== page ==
Home > Uncategorized > “Going to church is the least scriptural 2 hours of my week!”

“Going to church is the least scriptural 2 hours of my week!”

Yesterday was Mother’s Day! My three boys and I spent Sunday morning cooking mom a special lunch! We did not go to church. We did not go last week either. Actually we don’t go to church much any more…

To be more accurate, we did not leave “the church”, we just take a break from it Sunday mornings from 10 – Noon. In fact, we have church at home a lot, we just don’t tell our friends that!

Many people, though, wonder “Why don’t we go?” “What is our bone we are trying to pick…” It is a fair question and I want to give a partial answer here.

Maria often uses this line when expressing to others our “deficient” church attendance:

”Going to church is the least scriptural 2 hours of my week!”

We have had friends laugh right out loud when they hear that line for the first time. I think for many people there is an embarrassed laugh of confirmation going on inside their heads as well!

I shudder to even bring up the unscriptural examples of churches in ages past being led by professionals who were the “only ones” who could speak the Holy Language of Latin or more recently the huge, mega-churches where you are resigned to little more than watching the pastor on the JumboTron! We all must be aware of the legacy that these “professional – based clergy systems” have left behind and how it wrecks havoc on the church today.

Take a pulpit for example: try and find just one amongst the believers in the New Testament. You can’t! What about “taking communion”? We were supposed to have a “Love-feast” together, eating real food and drinking real drinks and then afterward share with each other the wine and the bread, “proclaiming His death until He comes!” We turned it into a solemn affair with a cracker and a sip of grape juice while looking at the back of someone’s heads. (1 Cor. 11)

We desperately need a church gathering that lets every member be a priest AND allows every member to function in their spiritual gifts. Isn’t that what the Bible teaches:

”What is the outcome then, brethren? When you assemble, each one has a psalm, has a teaching, has a revelation, has a tongue, has an interpretation Let all things be done for edification.” 1 Cor. 14:26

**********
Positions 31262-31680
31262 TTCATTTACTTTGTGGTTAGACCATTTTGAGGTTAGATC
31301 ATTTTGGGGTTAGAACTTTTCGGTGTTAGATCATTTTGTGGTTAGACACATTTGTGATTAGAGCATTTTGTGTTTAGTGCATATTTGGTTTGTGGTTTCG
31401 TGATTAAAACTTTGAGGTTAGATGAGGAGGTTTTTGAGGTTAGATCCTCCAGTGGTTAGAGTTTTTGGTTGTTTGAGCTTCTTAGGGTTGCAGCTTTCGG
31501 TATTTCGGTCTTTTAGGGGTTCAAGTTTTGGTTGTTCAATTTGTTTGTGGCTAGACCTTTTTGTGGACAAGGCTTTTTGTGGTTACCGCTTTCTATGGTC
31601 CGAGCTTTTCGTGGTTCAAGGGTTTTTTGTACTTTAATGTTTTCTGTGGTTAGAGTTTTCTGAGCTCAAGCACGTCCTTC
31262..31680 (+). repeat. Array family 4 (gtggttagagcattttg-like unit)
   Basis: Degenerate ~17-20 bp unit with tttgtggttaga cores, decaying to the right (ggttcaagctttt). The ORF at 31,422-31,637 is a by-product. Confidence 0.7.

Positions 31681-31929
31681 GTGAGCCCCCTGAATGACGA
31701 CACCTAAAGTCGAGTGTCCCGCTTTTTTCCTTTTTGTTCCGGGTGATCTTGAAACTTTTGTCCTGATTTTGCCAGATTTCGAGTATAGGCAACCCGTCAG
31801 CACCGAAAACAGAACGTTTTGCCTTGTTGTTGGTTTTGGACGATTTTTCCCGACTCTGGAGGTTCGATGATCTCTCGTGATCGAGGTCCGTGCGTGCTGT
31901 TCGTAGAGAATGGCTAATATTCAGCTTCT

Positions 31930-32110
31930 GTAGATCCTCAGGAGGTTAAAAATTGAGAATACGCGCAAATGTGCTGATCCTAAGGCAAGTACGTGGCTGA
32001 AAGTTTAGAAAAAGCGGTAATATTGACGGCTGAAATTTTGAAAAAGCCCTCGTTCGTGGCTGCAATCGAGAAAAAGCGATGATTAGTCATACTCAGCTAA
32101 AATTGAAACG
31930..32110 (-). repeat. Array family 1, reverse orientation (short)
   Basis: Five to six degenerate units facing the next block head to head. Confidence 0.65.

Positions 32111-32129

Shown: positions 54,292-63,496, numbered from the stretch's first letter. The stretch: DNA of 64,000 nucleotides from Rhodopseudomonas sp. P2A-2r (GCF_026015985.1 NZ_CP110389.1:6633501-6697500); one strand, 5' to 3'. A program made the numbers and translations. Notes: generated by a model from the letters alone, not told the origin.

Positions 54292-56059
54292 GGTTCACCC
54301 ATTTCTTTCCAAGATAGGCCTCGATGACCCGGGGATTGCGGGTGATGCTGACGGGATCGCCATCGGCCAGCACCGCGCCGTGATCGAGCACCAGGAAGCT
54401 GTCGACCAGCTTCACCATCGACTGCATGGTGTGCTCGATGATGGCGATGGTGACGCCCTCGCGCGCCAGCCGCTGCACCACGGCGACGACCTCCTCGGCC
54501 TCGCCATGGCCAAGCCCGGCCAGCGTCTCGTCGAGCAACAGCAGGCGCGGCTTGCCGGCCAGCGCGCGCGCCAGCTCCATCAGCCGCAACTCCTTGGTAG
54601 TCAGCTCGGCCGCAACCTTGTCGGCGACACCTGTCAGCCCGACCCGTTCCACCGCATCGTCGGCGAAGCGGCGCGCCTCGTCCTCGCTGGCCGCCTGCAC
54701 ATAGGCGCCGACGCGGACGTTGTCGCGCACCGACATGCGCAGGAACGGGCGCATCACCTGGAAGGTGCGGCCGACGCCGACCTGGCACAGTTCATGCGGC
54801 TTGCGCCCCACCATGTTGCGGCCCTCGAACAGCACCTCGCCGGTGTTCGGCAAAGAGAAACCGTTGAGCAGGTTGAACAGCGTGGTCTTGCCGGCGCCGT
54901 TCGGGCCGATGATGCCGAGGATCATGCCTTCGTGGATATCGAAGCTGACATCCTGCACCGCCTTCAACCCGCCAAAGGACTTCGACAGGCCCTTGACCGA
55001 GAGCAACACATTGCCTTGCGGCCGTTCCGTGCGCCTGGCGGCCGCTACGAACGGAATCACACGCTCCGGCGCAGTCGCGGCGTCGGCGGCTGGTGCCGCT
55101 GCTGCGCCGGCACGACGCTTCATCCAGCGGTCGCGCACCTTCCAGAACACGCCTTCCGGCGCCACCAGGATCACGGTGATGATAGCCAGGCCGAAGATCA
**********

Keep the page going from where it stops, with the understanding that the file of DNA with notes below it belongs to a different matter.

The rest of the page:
We have been very active as laity in churches over the past 20 years, which included teaching, leading worship, teaching the kids, praying for others and the like. All this still misses the point because we were only operating in half (or less) of our real gifting AND (sadly) keeping an artificial substitute system alive for another day!

“Church-as-we-know-it” is not a real life environment but more of a “performance” driven one. Why do you think people in nearly every country on earth still “dress up” for Sundays?

This is why Maria’s quote is so spot-on! At home my wife is praying for her own kids, serving her neighbors, bending over backwards to be a blessing for her Day Care customers. Yet ONLY on Sundays is she asked to be a spectator. (After all, we are paying someone to “lead this thing” aren’t we…?) We have lived out this routine on three continents so don’t feel personally offended. We are not speaking to any “one church” in particular but pointing our fingers to “The CHURCH” in general.

We MUST have a dramatic shift in the gravitational pull of how we “do church” in the local church now so that we will be prepared and mature for the difficult days that are coming. (Matt. 24:12; 2 Thess. 2:3; 1 Tim. 4:1-3)

Size, dear people, does matter!

Our answer is the same as it has been for the past 10 years. House churches! That was the answer we saw in Tajikistan in 2000 and that is the answer we saw in Texas in 2005 and the answer we believe is right for Wisconsin in 2010.

In a smaller group that fits in our homes everyone can “have a psalm, have a teaching, have a revelation, have a tongue, have an interpretation” I like the phrase “maximum participation for maximum edification”! If it needs to get bigger because of new growth, then start ANOTHER house church.